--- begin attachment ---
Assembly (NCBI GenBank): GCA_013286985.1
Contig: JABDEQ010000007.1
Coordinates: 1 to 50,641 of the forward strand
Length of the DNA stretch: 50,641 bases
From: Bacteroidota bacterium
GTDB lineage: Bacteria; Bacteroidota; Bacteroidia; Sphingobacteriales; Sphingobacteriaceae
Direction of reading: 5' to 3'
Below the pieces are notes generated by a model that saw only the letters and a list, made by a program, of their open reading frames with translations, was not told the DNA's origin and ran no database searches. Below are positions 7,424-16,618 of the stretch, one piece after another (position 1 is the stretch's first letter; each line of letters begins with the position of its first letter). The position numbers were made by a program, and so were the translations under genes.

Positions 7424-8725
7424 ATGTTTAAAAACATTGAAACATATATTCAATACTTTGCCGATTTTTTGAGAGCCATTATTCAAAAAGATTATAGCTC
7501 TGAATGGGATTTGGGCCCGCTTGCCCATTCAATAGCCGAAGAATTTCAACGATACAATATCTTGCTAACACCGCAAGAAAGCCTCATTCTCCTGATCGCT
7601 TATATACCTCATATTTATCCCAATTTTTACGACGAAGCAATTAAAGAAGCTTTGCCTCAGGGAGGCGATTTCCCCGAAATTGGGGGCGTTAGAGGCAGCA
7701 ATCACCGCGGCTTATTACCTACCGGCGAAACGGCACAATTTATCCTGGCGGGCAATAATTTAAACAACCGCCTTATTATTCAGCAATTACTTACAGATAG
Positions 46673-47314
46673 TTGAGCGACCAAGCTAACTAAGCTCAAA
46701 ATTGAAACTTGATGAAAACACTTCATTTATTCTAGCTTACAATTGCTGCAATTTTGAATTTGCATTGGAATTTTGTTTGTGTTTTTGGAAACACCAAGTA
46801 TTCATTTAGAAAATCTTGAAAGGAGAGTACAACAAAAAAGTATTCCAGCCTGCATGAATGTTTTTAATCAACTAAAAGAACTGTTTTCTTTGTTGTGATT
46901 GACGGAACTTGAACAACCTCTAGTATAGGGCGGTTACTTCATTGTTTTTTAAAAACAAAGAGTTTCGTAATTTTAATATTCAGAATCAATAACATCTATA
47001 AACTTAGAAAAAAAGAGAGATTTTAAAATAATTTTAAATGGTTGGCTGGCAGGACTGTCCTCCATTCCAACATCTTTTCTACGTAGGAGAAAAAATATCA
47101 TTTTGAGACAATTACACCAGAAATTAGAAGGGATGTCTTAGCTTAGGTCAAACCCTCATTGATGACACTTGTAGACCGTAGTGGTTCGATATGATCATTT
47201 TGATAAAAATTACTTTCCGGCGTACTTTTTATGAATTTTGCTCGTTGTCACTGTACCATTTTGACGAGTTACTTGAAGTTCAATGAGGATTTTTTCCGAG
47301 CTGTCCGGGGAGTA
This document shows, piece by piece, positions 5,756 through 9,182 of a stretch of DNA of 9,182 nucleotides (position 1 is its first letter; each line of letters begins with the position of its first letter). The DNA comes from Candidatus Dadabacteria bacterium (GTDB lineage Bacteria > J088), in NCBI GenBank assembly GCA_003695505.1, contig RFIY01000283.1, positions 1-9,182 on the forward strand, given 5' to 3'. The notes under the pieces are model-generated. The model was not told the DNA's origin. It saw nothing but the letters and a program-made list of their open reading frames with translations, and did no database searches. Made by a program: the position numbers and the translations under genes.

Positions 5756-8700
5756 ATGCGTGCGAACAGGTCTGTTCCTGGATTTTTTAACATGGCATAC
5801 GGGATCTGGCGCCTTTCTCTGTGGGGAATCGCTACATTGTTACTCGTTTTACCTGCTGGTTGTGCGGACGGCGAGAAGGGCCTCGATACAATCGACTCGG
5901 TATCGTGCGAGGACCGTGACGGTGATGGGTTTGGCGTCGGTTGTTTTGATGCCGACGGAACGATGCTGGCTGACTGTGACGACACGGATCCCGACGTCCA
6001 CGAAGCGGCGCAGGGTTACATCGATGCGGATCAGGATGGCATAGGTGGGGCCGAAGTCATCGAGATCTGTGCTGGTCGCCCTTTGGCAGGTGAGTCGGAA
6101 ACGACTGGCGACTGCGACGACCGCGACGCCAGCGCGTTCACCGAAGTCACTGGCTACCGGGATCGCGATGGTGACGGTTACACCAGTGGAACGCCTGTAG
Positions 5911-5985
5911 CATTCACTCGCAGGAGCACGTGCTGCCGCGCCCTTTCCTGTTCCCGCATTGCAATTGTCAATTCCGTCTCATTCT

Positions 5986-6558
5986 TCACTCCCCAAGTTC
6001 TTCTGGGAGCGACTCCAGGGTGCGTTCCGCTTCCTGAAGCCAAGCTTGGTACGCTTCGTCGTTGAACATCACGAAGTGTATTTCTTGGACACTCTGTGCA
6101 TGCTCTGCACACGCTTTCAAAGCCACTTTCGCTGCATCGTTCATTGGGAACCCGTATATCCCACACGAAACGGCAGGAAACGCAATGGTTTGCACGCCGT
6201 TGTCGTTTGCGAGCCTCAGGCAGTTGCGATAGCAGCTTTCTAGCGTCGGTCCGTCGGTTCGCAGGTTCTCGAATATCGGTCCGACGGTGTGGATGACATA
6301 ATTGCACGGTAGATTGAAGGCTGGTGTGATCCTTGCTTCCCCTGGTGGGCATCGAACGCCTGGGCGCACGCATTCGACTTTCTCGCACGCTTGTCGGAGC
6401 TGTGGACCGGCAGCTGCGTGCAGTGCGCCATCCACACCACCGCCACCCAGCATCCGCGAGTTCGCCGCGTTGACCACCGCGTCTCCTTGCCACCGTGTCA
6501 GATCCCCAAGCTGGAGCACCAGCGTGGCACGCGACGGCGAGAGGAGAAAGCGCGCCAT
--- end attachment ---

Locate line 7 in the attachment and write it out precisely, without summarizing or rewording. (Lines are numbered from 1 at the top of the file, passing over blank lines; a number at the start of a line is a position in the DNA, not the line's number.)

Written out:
Direction of reading: 5' to 3'